Who knew that something as everyday as garbage collection could be the inspiration for a first-time author’s children’s book?
Yet that is exactly what led Bristow resident Siobhan Scott to write “The Little Trash Truck Keeps the Neighborhood Clean,” published in May by Mirror Publishing.
“I did this for fun and enjoyment,” Scott said, “And because my son is trash truck-obsessed, and to make something lasting for kids.”
The 26-page book is a story told in song to the tune of “Wheels on the Bus” that children can learn quickly. Scott’s 3-year-old son, Bryson, already knows all the words, she said.
Illustrated by Fx and Color Studio of Ellicott City, Md., the pictures remind Scott of the bright green trash truck he sees twice a week in his family’s neighborhood.
“Every trash day, my son would run to the window and all around the house as it would go by,” Scott said. “He didn’t want to miss a moment. Once I started singing, it only took a day or so, and then it became our trash truck song.”
Trash pick-up in Scott’s neighborhood is performed by Shifflett’s Waste Services, a family-owned business in Stafford County.
Scott recently visited the company’s office to present owner Danny Shifflett with a copy of the book. Scott said she wanted to thank Shifflett not only for helping to keep the neighborhood clean, but also for inspiring the book.
“It is nice someone would write something like this for children,” said Shifflett, a lifelong Stafford resident. “It feels good when we come through neighborhoods and you see children excited about trash trucks. Curtains fly open and they’re dragging parents down the driveway for a closer look.”
Scott said she thinks young children are so fascinated by trash trucks because of the bright colors, the noises they make when braking and backing up, and the sight of trash bins being lifted and emptied by a mechanical arm.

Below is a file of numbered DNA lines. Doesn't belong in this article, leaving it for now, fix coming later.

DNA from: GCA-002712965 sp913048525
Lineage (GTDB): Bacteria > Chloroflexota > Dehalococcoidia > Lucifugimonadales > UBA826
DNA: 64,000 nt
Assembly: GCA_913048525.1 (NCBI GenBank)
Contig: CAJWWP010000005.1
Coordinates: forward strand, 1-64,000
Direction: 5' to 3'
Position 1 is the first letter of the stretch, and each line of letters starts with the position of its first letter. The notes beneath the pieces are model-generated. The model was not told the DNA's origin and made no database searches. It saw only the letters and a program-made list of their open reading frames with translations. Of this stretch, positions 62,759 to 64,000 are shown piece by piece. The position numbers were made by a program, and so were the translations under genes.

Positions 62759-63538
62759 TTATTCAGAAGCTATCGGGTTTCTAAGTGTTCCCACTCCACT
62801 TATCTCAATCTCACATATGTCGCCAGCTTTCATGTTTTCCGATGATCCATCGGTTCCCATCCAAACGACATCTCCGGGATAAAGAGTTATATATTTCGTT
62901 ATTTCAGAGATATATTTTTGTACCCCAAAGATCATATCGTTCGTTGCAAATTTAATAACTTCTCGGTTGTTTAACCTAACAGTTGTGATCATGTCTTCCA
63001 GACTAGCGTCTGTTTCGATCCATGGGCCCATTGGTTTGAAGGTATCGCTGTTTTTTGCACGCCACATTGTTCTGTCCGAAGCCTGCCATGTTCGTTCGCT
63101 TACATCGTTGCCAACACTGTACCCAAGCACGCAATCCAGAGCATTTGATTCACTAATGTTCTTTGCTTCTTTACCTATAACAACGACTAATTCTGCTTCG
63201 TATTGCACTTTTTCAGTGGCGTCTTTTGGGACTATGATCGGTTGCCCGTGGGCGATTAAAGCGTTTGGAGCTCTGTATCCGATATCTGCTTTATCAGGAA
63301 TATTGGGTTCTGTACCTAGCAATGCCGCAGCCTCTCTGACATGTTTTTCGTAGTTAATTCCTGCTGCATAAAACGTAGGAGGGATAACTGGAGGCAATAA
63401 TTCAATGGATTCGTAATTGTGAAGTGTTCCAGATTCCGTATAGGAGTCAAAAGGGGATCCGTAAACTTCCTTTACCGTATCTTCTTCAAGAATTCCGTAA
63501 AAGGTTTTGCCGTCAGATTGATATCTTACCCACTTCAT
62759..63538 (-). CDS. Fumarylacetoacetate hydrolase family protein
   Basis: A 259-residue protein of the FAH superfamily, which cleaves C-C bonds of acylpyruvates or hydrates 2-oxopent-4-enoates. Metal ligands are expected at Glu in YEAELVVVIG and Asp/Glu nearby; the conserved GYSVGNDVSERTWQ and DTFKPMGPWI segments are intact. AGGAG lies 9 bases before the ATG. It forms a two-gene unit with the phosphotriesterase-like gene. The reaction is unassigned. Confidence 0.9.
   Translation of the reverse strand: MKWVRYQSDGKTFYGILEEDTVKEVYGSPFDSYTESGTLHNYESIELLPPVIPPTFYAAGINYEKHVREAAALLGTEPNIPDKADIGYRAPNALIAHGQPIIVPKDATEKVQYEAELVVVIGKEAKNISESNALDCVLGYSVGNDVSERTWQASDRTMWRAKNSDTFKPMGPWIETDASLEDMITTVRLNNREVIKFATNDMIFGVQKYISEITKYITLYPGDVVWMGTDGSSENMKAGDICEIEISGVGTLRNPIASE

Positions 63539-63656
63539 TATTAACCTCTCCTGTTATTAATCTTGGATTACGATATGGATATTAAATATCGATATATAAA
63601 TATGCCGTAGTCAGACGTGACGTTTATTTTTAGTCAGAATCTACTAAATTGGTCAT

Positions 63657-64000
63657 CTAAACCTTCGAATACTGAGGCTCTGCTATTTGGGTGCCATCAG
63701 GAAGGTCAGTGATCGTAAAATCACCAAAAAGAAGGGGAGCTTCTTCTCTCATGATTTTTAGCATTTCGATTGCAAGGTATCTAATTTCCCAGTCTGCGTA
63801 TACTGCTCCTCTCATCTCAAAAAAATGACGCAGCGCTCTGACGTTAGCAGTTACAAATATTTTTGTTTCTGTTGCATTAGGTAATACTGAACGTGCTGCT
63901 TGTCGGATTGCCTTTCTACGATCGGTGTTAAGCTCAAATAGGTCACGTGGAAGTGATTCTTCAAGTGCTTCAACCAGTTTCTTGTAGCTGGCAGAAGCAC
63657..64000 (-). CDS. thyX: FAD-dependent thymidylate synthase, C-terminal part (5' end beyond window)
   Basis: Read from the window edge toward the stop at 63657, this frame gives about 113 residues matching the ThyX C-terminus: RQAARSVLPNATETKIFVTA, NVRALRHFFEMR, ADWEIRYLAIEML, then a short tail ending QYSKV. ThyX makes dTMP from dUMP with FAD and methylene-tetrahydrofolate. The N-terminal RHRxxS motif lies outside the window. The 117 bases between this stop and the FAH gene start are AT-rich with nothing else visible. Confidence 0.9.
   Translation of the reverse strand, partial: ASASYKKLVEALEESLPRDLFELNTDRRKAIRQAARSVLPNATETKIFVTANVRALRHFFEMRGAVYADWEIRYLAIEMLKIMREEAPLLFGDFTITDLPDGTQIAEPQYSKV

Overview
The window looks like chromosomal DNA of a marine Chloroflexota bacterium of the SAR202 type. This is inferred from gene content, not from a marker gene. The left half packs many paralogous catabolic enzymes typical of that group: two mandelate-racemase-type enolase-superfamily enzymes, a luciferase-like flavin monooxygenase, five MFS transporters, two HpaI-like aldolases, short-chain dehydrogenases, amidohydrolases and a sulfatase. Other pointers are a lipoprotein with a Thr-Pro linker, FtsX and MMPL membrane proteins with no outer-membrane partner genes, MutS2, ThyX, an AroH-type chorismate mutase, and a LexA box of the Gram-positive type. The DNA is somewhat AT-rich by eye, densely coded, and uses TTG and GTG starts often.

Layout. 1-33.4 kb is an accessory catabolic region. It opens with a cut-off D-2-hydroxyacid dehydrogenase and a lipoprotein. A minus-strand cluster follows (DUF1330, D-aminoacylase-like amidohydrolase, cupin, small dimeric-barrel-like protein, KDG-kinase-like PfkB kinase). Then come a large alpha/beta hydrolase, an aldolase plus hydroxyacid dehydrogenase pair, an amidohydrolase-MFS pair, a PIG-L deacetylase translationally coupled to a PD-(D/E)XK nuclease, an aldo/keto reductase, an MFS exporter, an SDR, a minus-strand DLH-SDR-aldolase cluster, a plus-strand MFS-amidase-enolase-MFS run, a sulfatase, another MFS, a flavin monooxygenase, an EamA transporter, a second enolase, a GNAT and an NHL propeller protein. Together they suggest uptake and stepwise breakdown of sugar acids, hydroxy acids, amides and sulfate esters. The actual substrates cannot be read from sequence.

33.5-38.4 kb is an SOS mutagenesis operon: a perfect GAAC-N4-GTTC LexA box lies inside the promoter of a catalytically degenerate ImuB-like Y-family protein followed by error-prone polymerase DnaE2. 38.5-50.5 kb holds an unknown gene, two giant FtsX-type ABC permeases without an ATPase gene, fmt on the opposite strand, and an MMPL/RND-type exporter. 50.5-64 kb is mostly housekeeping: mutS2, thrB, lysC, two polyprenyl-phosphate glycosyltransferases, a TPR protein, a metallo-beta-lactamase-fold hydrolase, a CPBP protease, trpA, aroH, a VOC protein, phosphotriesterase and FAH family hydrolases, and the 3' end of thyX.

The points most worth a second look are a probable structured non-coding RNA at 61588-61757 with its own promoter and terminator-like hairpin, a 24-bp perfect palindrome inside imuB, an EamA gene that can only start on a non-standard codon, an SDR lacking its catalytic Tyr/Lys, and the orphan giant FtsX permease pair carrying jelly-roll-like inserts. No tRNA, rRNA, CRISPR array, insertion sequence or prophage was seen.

Stuck at home during the pandemic like so many others, Scott did not start out to write a children’s book. A criminology major at George Mason University, she had no previous experience in writing or publishing. She spends a lot of time singing to her children as she works, she said, and the words just came to her in the moment.
“I made it up and went with it,” Scott said. “I decided to make it into a book for [Bryson], not for profit.”
That whole process from copyright to publication took only six months, Scott said. Now, with an initial printing of 250 books, Scott has already donated 100 copies to Inner City–Inner Child, a Washington-based charity that seeks to bring arts to the city’s youngest children in low-income neighborhoods.
“This has given my book an extra special meaning to me, being able to give back to the community,” Scott said. “Their families struggle to pay for food, rent and bills, leaving items like books ... a luxury that we all take for granted. This hurts my heart, so I’m ready to start doing more.”
Originally from Surrey, England, Scott lives in Bristow with her husband and two children. The book is one way of doing something special for them, she said. That talent of creating stories in song about everyday activities is one she hopes to use again for a second book.
“The Little Trash Truck Keeps the Neighborhood Clean” is available on Amazon and at Barnes and Noble for $9.99.